Consider these options:

Photo illustration by Sam Wolson

A. Every student shaves his face or puts on his make-up before he visits home.

B. Every student shaves their face or puts on their make-up before they visit home.

C. Every student shaves his or her face or puts on his or her make-up before he or she visits home.

D. Every student shaves hir face or puts on hir make-up before ze visits home.

Gender confusion, mismatched antecedents, bulky construction and unrecognizable words — these sentences and their problems aren’t likely to go unnoticed by a professor’s red pen.

There are easy solutions to rectify these grammatical quandaries: make Sentence B plural or for Sentence A, use both “his” and “her” for the coordinating activities and switch in “visiting” for “he visits.”

But those edits evade the fact that the English language lacks an unquestioned, singular pronoun that can stand in for an individual, regardless of gender.

It might seem like a petty issue — something spawned from political correctness or academic stuffiness — but once “somebody rips his panty hose” or a friend asks whether it is “your sister or brother who holds his breath the longest,” even the strictest English teacher would have to admit there is a problem.

Attempts to introduce genderless alternatives to the English lexicon like “ze” and “hir” stretch back to the 1800s. But as can be seen everywhere from the presidential election to Facebook News Feed and perhaps even your last term paper, the generic-pronoun question still dogs the English language.


Pronouns were front and center in the last Democratic primary race, with Sen. Hillary Clinton (D–NY) forcing “she” into the presidential candidate discourse.

The linguistic novelty of the situation tripped up even Clinton herself. At a rally in Virginia last May, she told a crowd that issues brought up by voters “are ones that the next president can actually do something about if he actually cares about it.”

The well-educated Clinton was likely drawing from long-taught grammar rules that promote “he” as the standard singular pronoun before any subconscious belief that the president must be male. But in any case, the senator didn’t let the slip go uncorrected. According to the Associated Press, she quickly added: “More likely, if she cares about it.”

As the Democratic National Convention approached, Clinton paid close attention to her pronouns and antecedents, routinely using “she” and “her” in any sentence she began with “the next president of the United States.”

The pronoun choice expressed confidence that might have swung a few voters, but what it also did was prove that neither “he” nor “she” can be detached from the sexes they represent.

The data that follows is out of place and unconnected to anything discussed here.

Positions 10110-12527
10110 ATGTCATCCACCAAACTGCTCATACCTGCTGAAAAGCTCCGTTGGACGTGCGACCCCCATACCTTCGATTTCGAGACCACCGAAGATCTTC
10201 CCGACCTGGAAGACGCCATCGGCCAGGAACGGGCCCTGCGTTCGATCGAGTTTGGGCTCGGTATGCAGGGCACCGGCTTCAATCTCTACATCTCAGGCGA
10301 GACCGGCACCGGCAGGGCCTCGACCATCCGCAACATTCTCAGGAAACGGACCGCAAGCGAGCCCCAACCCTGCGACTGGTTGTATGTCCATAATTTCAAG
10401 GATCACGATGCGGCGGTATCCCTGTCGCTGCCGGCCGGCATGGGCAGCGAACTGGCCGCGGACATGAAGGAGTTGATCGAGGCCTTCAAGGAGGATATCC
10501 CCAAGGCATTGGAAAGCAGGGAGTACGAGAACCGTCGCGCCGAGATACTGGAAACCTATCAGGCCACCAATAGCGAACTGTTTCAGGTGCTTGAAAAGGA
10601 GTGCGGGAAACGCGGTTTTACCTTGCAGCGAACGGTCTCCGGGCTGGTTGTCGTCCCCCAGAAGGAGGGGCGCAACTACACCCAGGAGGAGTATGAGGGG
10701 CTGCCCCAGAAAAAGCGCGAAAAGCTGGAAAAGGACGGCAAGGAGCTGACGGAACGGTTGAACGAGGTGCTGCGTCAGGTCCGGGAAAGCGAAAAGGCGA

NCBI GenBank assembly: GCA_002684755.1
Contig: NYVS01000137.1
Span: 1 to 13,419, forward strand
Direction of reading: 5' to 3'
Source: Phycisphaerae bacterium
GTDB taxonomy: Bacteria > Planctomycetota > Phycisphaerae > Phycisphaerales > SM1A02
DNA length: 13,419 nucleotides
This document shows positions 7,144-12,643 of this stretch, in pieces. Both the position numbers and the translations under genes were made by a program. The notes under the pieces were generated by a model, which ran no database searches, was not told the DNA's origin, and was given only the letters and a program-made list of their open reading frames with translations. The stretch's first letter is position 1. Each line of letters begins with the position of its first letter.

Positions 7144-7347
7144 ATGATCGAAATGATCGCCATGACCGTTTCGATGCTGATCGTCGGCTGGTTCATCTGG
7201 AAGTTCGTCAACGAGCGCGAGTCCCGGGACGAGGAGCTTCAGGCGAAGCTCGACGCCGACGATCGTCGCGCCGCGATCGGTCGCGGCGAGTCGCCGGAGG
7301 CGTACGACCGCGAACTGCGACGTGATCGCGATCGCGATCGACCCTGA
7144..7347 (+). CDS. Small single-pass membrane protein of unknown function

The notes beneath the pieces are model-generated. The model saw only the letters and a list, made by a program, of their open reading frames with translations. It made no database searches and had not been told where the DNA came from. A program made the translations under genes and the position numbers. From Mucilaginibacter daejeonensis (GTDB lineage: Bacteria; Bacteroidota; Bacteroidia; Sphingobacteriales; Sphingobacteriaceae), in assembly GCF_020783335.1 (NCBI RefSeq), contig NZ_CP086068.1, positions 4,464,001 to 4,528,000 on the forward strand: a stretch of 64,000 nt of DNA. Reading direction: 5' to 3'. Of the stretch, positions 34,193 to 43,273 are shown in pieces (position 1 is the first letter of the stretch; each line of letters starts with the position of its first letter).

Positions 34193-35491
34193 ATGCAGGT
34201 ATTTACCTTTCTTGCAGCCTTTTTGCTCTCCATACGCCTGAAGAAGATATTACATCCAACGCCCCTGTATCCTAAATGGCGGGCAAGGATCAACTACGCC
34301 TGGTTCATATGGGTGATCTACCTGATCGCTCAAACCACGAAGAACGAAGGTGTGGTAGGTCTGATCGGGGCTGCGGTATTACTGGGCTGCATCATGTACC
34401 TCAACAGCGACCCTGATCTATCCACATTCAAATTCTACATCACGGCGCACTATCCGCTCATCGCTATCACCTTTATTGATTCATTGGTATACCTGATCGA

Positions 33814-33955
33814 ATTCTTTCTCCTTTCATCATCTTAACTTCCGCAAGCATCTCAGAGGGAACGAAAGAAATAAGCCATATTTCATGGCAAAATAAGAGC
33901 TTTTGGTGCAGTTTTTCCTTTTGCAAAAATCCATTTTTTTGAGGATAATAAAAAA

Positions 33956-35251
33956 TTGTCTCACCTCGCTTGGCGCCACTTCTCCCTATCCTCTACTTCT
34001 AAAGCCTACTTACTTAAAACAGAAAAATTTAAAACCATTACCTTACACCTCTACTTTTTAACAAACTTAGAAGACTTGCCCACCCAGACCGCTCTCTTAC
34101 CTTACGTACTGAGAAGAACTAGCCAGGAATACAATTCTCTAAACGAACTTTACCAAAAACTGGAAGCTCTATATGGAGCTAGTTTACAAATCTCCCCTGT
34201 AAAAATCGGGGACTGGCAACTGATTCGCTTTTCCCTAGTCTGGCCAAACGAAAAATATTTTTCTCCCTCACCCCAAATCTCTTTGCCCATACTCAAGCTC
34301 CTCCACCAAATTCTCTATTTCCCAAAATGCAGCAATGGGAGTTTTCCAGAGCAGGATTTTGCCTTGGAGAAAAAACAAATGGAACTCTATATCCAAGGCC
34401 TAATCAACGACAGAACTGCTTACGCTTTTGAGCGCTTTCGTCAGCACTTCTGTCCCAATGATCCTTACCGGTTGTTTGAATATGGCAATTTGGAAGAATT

“ ‘She is marked as female, and ‘he’ is marked as male,” English Prof. Robin Queen said. “It’s very difficult for people to actually get a gender neutral read.”

The concept of gender-neutral “he” again cropped up in Clinton’s campaign, as seen in a lawsuit filed last April to keep Clinton off the Nevada ballot.

The plaintiff of the suit, the Reno Gazette-Journal reported, argued that because the U.S. Constitution uses “he” and “him” to describe the president, women are constitutionally prohibited from holding the office.

Ironically, this Reno-based man’s reasoning parallels that of feminist ideologues of the 1960s women’s movement who also rejected the notion that “he” could be gender neutral.

“The push back against generic ‘he’ was definitely coming out of the feminist movement,” said English Prof. Anne Curzan, co-author of the linguistic guide, “How English Works.”

When someone uses generic “she” or another pronoun instead of “he,” Curzan said, it’s a challenge to the idea that language is neutral — a challenge that English speakers have found disturbing, or in other cases, too petty a point to be taken seriously.

“ ‘It’s just language, it doesn’t matter.’ ‘Leave it alone.’ ‘It’s a silly issue’, “ Curzan said. “We want to believe that our language is neutral.”

But underlining the dismissal of the generic “he” debate could be the fear that grammatical rules and social equity might not be so disconnected as contemporary sensibilities would like.

“People have strong beliefs about what is correct English and what is incorrect English and when you challenge those, people are surprised and they aren’t sure what they want to do with that challenge,” Curzan said.

As for the case challenging Clinton’s candidacy, the Nevada court threw out the lawsuit, asserting that the use of “he” in the constitution is not specific to men alone. But this reaffirmation of gender-neutral “he” more likely stems from modern-day ideas of women’s rights and interpretation of the constitution than the belief that “he” is epicene.